My Dummies Have Problems..pls Help Me

Decorating By acookieobsession Updated 31 Mar 2009 , 7:39pm by __Jamie__

acookieobsession Posted 27 Mar 2009 , 1:47pm
post #1 of 14

I can fondant a cake with no problem, no dimples, bulges or tears. I try to do the same on a dummy and what heck! I can see every bumple on the darn styrofoam...and let me tell you there are a TON!

Do I need to roll the fondant thicker? Usually I roll fondant to 1/8"...I know that is thin, but it usually works fine. I have 8 dummies to do for a show in 3 weeks and I can not take these crappy looking bumpy things. icon_cry.gif

I used wall spackle to fix chips and such, then sanded. Should I spackle the whole thing (like an under icing of BC) or just roll thicker?

I AM a decent decorator, but these cakes do NOT show it. I am so embarrassed. MY DH looks at them and goes "hmm, what's with those? Are they for the show icon_eek.gif ". Sad thing is I was thinking the same thing!

Please help...I am going to pull out my hair or the tequila bottle one!

Julia

13 replies
sweetcakes Posted 27 Mar 2009 , 1:56pm
post #2 of 14

rolling it thicker will not eliminate the problem, just like on a cake the surface needs to be smoothed. Can you buy new, unblemished dummies and start over, how many have you done?

majka_ze Posted 27 Mar 2009 , 1:58pm
post #3 of 14

Spackle your dummies with RI to get it perfectly smooth. Let it dry, cover it with fondant over it.
Or use the wall spackle for the whole. It is a nature of the beast that where it counts it is the most problematic.

Cakeinthebox Posted 27 Mar 2009 , 2:03pm
post #4 of 14

I normally hot glue my dummies to a cake board and ice them with buttercream or royal icing, then cover them like I would a normal cake. I found that buttercream works better. It allows the fondant to smooth out the areas that are not completely smooth. If you are worried about ants or bugs, once you have finished with them, you can seal them with an acrylic spray to preserve them. I use them in my shows and bakery as displays and have no bugs.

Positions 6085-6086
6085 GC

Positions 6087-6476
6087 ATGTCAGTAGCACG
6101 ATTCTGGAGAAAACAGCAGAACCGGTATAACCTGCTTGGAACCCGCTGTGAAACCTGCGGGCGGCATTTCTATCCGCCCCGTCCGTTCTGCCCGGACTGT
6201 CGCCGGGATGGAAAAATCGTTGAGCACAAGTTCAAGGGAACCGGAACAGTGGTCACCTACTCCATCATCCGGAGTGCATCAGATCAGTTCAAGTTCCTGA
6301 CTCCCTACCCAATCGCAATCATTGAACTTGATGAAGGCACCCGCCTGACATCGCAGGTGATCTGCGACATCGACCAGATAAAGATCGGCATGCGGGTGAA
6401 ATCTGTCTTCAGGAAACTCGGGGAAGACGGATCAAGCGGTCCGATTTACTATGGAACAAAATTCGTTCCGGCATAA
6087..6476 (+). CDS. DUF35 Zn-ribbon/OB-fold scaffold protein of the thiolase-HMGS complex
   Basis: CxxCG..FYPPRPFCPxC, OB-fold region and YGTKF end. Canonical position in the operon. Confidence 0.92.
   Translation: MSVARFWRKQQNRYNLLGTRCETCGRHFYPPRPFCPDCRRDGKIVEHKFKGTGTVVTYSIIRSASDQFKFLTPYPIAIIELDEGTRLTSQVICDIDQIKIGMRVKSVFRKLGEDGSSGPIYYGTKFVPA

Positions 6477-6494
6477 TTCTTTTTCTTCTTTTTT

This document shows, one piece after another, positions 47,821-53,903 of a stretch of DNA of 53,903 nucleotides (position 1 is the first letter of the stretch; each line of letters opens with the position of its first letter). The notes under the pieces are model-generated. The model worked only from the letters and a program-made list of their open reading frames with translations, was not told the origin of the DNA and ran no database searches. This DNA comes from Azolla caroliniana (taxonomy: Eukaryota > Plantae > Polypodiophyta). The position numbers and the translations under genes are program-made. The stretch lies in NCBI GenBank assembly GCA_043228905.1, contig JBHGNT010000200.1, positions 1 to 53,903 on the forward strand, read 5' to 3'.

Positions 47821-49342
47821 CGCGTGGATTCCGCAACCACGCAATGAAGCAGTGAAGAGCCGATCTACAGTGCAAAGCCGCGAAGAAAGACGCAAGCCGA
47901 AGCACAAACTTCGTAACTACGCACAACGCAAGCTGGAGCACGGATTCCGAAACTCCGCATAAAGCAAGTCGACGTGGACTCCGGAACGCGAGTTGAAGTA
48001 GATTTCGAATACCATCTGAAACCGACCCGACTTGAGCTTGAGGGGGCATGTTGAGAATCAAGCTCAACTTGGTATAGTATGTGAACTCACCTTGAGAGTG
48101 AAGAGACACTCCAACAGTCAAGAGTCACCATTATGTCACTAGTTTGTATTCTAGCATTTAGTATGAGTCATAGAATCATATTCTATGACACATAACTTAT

acookieobsession Posted 27 Mar 2009 , 2:05pm
post #5 of 14

I have done 2....

this green one was with new dummies...

I use mmf btw
LL

acookieobsession Posted 27 Mar 2009 , 2:11pm
post #6 of 14

Really buttercream under the fondant too? I tried roayl icing once, was a mess. I think I had the consistency wrong and it was all ...gross looking...

I know I am going to have to re do the green one...I guess I could try to put the BC under it...the wall spackeel seemed to work well though. What if I just spackled it, then sanded, then put on the fondant. Maybe I should try it on one first before I go wasting more stuff and time.

I hate to use my BC because it is fairly expensive to make. And I tried using the wilton recipe with crisco last time-YUCK what a horrible consistency that was!

So no on the thicker huh? Darn, I was really hoping (but knowing it wasn't) that was the issue.

Any further ideas?

Cakeinthebox Posted 27 Mar 2009 , 4:02pm
post #7 of 14

I use a cheap store brand. Get one that is smooth. It normally cost about a dollar or so. If it is not smooth enough add more powdered sugar. The good thing about store brand is that you can add what you need to get it where you want it. I only do this for dummies though. It taste "HORRIBLE" icon_smile.gif